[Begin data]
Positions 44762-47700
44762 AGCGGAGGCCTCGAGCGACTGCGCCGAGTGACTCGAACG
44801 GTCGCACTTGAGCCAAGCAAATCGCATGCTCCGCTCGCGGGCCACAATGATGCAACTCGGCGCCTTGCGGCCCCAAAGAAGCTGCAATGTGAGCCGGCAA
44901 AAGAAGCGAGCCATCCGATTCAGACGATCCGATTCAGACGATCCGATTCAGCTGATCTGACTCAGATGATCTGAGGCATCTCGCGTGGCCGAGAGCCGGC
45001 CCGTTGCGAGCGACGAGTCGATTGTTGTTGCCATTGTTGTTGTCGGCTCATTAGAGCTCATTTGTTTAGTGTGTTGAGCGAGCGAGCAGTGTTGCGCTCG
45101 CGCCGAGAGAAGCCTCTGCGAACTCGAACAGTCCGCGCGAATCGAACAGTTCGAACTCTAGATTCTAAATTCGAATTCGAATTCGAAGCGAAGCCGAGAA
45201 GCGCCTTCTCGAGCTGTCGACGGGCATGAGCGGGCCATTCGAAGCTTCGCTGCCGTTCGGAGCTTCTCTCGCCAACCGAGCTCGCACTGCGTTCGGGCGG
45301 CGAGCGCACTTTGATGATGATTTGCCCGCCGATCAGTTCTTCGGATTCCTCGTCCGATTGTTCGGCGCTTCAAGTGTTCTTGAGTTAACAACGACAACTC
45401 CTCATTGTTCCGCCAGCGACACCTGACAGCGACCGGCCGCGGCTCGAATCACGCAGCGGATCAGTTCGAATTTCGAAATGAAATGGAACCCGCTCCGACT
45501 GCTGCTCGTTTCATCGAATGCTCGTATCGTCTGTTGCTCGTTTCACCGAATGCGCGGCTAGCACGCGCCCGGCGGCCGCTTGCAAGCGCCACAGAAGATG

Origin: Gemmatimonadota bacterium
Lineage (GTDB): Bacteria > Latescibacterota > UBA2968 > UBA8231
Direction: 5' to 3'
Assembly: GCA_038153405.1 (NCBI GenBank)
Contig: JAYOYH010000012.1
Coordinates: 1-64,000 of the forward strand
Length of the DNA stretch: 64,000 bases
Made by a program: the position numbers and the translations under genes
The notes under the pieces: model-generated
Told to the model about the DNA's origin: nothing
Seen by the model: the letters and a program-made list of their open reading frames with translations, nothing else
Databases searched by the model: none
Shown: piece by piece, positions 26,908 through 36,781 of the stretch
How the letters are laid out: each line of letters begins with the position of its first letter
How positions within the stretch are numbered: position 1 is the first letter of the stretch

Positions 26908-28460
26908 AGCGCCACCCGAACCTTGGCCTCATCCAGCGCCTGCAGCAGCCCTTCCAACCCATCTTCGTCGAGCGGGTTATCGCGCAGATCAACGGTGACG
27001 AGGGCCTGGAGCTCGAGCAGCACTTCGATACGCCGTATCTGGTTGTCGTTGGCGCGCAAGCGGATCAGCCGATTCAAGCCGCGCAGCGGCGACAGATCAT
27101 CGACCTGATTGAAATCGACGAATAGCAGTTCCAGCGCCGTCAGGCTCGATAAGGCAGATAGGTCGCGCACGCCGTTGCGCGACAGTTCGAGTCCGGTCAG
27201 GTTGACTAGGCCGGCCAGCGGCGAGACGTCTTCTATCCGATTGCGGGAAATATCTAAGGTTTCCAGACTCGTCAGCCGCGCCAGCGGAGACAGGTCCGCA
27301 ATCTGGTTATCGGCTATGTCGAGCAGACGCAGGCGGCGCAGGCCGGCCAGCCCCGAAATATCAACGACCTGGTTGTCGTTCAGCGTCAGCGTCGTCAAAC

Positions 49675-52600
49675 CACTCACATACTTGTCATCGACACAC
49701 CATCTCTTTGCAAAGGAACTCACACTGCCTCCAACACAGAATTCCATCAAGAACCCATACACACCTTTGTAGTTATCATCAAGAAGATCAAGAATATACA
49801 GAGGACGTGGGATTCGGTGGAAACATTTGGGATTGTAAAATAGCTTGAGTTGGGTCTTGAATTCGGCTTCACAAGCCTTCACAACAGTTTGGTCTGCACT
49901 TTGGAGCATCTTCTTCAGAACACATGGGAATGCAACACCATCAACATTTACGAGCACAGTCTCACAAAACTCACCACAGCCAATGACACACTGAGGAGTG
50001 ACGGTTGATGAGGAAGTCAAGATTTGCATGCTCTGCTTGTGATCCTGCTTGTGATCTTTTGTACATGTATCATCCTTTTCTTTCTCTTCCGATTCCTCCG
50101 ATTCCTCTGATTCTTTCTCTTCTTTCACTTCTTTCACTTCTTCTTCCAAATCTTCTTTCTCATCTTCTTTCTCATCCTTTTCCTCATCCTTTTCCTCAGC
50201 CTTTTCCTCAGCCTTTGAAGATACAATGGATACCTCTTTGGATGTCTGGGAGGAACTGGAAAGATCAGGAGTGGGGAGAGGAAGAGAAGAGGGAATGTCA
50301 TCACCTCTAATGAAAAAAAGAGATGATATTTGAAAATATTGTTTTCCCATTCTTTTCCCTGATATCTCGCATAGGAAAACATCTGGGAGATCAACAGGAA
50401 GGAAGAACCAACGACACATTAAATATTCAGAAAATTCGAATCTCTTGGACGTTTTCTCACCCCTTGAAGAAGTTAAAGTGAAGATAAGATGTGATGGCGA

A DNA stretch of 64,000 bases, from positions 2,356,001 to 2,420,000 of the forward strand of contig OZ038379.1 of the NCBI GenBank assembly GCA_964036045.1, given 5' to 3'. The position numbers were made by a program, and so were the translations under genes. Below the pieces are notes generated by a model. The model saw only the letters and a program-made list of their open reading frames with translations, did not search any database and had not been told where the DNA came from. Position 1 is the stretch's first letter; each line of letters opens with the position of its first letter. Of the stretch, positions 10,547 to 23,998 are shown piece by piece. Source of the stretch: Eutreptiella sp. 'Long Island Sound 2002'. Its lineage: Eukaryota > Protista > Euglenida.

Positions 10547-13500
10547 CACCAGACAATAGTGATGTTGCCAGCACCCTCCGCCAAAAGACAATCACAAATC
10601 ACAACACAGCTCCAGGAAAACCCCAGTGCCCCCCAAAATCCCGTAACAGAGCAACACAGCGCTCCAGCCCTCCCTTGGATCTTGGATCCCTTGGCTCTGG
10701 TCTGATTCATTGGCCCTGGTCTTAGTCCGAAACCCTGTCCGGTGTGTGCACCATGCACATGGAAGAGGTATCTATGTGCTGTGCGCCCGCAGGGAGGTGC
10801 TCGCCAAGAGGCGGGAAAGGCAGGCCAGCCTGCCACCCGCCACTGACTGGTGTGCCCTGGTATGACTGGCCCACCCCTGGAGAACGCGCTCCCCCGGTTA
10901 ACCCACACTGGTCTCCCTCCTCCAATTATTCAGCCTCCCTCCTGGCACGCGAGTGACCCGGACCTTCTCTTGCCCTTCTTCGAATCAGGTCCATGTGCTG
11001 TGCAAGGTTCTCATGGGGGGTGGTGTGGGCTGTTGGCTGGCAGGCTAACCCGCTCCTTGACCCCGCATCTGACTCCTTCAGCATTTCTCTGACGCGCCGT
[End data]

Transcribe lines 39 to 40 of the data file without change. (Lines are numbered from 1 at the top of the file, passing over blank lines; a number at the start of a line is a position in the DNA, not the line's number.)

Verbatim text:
50201 CTTTTCCTCAGCCTTTGAAGATACAATGGATACCTCTTTGGATGTCTGGGAGGAACTGGAAAGATCAGGAGTGGGGAGAGGAAGAGAAGAGGGAATGTCA
50301 TCACCTCTAATGAAAAAAAGAGATGATATTTGAAAATATTGTTTTCCCATTCTTTTCCCTGATATCTCGCATAGGAAAACATCTGGGAGATCAACAGGAA